A selection of the best animation articles including news, opinions, and features from around the world for the week beginning the 24th of May, 2020.Continue reading “Animation Articles: May 24, 2020”
A selection of the best animation articles including news, opinions, and features from around the world for the week beginning the 26th of April, 2020.Continue reading “Animation Articles: April 26th, 2020”
Were you surprised about the announcement earlier this week about a brand-new series of Avatar: The Last Airbender? I sure was, but outside what was discussed around the net this week, there’s a few things that make the announcement really interesting, and potentially game-changing.
Has it been a whole week since CTN already? Why yes, yes it has. Here’s some week links that accumulated in the meantime.
Last week was skipped because, well, there wasn’t anything to link too! Everyone was apparently on holiday! That’s changed this week with plenty of stories you should read.
Some post-Independence Day and food poisoning week links for you today.
Don’t Go To Art School
Noah Bradley points out the fallacy of an art degree with this post:
Artists are neither doctors nor lawyers. We do not, on average, make huge six-figure salaries. We can make livable salaries, certainly. Even comfortable salaries. But we ain’t usually making a quarter mil a year. Hate to break it to you. An online debt repayment calculator recommended a salary exceeding $400,000 in order to pay off a RISD education within 10 years.
He’s right. In class this week our group had to present on the topic of higher education and I was tasked with the rather difficult job of pointing out that institutions rarely co-ordinate with industry in regards to job supply or demand. The end result is that a degree is no guarantee of a job let alone a good one.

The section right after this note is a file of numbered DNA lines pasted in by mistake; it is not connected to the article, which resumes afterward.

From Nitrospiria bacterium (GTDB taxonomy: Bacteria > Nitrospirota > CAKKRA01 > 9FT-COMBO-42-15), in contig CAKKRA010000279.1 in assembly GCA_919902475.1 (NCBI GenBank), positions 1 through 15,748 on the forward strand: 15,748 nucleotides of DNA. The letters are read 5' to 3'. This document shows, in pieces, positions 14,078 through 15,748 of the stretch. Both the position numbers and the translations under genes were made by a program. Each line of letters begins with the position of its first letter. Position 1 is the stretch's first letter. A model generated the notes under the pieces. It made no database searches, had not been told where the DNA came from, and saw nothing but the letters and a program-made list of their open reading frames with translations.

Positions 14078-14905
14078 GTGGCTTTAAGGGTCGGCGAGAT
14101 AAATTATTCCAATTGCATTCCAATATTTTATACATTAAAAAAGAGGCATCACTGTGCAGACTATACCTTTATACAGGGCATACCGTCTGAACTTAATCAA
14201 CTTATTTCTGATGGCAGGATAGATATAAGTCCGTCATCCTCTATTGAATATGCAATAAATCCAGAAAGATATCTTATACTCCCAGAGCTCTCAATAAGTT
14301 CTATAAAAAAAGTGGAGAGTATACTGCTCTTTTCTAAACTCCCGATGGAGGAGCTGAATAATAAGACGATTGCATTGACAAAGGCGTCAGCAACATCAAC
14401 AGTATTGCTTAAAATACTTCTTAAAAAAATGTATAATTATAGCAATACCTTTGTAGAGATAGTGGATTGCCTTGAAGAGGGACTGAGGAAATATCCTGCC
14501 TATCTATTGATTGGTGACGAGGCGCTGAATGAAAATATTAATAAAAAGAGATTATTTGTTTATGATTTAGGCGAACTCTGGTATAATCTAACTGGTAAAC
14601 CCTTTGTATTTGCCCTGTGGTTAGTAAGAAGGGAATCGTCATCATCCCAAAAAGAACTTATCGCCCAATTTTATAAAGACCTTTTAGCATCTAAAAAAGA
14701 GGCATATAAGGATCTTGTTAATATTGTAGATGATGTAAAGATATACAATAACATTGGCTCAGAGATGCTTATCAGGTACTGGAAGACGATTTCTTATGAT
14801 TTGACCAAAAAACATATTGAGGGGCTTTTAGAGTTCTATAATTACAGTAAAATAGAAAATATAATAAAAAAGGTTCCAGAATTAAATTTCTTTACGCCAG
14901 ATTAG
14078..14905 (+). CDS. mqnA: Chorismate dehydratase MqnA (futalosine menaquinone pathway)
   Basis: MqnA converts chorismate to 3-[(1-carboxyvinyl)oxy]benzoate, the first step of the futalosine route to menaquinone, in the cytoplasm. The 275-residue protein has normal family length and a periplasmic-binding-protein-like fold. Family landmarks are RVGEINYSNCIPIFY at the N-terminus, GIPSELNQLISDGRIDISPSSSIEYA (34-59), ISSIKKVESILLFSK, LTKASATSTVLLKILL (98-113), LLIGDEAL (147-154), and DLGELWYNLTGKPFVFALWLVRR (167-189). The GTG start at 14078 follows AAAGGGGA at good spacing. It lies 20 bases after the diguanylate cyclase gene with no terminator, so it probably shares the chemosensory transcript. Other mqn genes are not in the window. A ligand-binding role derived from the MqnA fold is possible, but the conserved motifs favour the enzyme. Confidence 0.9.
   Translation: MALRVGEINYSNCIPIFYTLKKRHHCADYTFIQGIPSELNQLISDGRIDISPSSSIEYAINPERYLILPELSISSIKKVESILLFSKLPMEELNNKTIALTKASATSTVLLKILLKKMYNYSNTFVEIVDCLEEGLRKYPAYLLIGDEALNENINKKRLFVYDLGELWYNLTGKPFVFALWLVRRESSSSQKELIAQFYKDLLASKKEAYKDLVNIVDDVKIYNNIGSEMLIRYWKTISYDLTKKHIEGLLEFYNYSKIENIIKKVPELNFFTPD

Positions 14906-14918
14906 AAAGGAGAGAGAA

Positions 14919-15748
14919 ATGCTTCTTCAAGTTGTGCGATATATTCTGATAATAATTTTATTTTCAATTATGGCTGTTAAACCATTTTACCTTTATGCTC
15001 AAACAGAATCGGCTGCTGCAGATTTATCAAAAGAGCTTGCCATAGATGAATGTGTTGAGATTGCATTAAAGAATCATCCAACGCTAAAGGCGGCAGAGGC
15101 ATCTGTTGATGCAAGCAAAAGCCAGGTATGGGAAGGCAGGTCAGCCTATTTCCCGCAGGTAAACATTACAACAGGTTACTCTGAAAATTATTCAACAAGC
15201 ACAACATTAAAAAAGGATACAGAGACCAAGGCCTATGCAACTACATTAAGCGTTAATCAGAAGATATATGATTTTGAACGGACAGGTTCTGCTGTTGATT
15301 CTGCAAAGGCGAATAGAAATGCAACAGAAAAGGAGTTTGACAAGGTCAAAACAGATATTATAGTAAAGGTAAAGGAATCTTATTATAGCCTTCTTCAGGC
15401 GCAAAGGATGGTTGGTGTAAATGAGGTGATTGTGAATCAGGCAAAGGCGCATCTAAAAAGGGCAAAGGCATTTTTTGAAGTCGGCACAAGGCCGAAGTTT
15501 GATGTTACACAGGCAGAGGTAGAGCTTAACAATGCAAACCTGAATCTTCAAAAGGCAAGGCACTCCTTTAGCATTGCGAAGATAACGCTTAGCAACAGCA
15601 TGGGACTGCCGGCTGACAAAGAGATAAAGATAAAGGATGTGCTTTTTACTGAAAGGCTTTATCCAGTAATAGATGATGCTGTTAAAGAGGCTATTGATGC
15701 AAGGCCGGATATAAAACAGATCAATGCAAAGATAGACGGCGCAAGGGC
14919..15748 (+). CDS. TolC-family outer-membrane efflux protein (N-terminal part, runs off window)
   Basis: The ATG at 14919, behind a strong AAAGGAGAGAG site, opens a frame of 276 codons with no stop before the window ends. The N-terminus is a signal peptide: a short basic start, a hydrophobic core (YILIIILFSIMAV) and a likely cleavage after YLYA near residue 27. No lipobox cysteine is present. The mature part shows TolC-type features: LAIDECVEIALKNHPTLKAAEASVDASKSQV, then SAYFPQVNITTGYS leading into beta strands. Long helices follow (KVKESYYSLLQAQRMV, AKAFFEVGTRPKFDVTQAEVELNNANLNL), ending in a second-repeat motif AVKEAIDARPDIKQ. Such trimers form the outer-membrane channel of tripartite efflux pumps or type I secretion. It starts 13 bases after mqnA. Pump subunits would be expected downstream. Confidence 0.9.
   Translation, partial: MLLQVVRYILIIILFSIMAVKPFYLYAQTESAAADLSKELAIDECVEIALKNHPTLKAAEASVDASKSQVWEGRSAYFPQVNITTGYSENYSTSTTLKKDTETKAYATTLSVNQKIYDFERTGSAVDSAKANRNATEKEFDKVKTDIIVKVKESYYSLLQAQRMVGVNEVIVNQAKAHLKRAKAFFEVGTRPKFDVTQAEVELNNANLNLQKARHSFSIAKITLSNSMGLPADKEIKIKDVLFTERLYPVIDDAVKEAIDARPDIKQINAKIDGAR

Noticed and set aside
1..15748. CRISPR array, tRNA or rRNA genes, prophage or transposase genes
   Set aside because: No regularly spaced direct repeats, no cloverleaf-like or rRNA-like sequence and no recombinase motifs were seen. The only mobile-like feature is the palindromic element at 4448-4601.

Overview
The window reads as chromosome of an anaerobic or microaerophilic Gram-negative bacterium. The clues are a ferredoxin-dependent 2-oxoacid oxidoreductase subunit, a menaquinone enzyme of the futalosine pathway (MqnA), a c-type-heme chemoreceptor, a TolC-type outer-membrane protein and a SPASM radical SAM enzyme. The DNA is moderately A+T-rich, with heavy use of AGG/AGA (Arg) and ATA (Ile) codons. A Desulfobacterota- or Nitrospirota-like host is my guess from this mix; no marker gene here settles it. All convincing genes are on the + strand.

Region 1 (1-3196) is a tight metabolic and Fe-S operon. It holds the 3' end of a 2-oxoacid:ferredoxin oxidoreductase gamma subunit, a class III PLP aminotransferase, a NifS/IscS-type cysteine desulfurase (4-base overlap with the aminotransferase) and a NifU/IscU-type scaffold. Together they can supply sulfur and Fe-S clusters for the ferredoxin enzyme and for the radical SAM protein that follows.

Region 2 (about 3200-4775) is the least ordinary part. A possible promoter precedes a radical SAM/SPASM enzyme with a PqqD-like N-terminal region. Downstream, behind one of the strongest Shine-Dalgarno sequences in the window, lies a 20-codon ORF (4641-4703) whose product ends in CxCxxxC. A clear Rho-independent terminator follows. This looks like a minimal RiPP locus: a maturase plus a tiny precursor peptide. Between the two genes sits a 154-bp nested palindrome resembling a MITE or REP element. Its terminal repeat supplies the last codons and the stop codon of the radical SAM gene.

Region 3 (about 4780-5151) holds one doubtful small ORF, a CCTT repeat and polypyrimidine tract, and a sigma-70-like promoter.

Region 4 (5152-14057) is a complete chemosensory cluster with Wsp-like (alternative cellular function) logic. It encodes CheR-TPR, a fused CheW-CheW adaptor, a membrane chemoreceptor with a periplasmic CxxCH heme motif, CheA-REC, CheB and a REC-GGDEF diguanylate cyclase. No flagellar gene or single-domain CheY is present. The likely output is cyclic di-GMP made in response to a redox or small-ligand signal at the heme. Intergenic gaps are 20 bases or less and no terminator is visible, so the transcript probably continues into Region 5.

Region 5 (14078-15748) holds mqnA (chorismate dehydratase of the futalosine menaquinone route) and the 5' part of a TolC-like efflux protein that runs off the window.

Unfortunately many companies and studios are demanding degrees for entry level positions and are exacerbating the situation. Noah puts it best:
Find another path. Art is a wonderful, beautiful, fulfilling pursuit. Don’t ruin it with a mountain of debt.
Bryan Konitezko Discusses Ethnicity and Colour Theory in the Avatar Universe
Co-creator of Avatar: The Last Airbender and the Legend of Korra, Bryan Konietzko has a long but comprehensive analysis of ehtnicity, colour theory and character genetics in this post over on his tumblelog.
He highlights two important things:
- It’s all to easy to jump to conclusions if you’re not involved in a production
- Colour plays an incredibly important role
The post is a great read, especially if you are curious about the Avatar universe and family lines within it. On one hand, it’s nice to see this level of detail being put into a show, but on the other, it’s kind of disheartening that Bryan had to clarify things.
That plays into the first point above. Fans sometimes do unnecessarily jump to conclusions and can unintentionally cause a ruckus or make a mountain out of a molehill. There’s little one can do about it save being open and honest about things; just like Bryan was.